Mariano Rivera: Pride of the Yankees

I can’t believe it. Mariano Rivera won’t be coming in to save the Yankees anymore. And I missed his last game at Yankee Stadium (which sucks, by the way).

Here’s his last appearance on the mound in New York on Sept. 26 (If this video link works correctly, there are multiple clips here):

Pretty cool letting Andy Pettitte and Derek Jeter take the ball from him. Pretty sad that Pettitte is retiring from the game as well. His last pitch was thrown Saturday in Texas. And really, Jeter doesn’t have that much longer to play.

One other note of historic significance: Rivera will be the last player in Major League Baseball to wear the number 42. That number has been retired in honor of Jackie Robinson, whose family was in Yankee Stadium for a tribute to Mariano.

This is one of those instances when you think, “Why wait. Just put him in the Hall of Fame now.”

The new Yankee Stadium sucks

When I was younger, I went to countless games at Yankee Stadium, especially during the 1970s when the team was terrible. (I’m not sure whether you call that time the Horace Clark-era or the Bobby Murcer-era.) I’d sit in the bleachers with the immigrants (usually Puerto Ricans) and join everyone yelling at the opposing outfielders.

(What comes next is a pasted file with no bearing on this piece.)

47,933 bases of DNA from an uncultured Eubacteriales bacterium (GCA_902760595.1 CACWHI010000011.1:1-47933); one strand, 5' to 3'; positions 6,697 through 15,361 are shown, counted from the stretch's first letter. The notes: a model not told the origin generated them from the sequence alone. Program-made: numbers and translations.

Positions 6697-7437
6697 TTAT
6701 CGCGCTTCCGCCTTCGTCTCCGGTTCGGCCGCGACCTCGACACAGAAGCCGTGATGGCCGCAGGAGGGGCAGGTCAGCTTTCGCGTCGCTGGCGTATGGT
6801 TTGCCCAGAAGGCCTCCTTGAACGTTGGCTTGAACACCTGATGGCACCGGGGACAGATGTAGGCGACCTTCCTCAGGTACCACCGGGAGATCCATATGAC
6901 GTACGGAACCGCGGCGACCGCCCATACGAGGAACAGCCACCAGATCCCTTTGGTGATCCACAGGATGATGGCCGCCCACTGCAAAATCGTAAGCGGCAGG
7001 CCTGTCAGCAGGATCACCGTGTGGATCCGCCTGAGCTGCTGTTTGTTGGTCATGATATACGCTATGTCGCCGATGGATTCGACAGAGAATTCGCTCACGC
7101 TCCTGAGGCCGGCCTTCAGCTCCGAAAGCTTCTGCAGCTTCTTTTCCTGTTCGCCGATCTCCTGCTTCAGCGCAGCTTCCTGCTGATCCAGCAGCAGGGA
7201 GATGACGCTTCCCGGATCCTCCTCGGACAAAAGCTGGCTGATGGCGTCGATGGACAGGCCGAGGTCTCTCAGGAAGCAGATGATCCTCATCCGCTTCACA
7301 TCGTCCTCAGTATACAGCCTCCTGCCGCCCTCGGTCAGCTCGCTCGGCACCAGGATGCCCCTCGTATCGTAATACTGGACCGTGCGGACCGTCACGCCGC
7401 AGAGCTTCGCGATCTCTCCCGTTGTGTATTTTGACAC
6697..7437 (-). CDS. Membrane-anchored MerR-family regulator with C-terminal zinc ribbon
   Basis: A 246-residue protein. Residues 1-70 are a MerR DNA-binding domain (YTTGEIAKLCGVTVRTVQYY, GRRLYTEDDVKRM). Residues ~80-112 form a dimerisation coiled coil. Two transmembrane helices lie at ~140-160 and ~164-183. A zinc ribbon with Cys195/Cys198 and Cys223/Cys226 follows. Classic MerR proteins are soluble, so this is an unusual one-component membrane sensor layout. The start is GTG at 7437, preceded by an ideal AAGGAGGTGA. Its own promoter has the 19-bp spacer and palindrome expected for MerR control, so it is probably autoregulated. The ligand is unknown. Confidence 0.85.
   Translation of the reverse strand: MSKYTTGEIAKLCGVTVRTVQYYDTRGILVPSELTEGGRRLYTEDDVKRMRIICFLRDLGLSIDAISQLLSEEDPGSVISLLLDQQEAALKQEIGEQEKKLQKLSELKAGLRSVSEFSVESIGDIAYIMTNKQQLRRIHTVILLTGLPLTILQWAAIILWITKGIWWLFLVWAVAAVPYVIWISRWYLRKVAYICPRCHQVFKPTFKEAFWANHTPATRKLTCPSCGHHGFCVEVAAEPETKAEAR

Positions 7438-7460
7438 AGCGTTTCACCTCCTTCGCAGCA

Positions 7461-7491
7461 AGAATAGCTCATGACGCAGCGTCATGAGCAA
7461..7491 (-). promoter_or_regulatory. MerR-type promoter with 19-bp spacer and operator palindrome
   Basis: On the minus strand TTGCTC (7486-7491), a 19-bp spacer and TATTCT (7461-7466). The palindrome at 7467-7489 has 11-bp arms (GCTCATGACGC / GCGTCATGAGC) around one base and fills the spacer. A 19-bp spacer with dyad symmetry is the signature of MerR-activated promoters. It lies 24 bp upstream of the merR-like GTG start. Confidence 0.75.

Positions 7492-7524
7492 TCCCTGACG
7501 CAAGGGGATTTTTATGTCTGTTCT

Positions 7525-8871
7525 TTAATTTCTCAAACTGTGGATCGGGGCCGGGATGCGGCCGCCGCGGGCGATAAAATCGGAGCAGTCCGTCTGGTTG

And when I was older, when the Yankees were really good, I took my young son to countless games at the old stadium. We’d sit in the bleachers with the drunks from Jersey and join everyone yelling at the opposing players, anyone who liked the Mets, anyone who liked the Red Sox and anyone sitting in box seats. (Box seats suck.)

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I was only comfortable at Yankee Stadium when I was sitting in the bleachers. There was something about them that broke down class boundaries. At the old stadium, you could sit in the front row of the bleachers and look down at the warning track. You’d say something to the players, and they’d acknowledge your existence. The stadium never seemed to open up all of the bleacher area, because we could sit in right field, look toward left field and see that whole section closed. In straight-away center, there were no seats at all. Just a black background covering the area so the batters could follow the ball better as the pitchers delivered (or so the Yankee commentators would say).

But the old Yankee Stadium is gone. It died in 2008. I’ve been out of the country for a while, and when I came back, I never was able to get back to New York when the Yanks were in town.

Until this past weekend. So I went to the new Yankee Stadium.

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I couldn’t believe it. This place is really unpleasant. It’s got all the sterile charm of Nationals Park in Washington, with the added feature of being twice as expensive.

Time for some math.

When I went to Yankee Stadium in 1970, a seat in the bleachers was a buck. When you’re 15, the ability to go by yourself to Yankee Stadium with five bucks and have enough money for a ticket, a drink and some food was a pretty good way to knock off an afternoon. The minimum wage then was $1.60 an hour. That means you didn’t even have to work an hour to afford a Yankees ticket.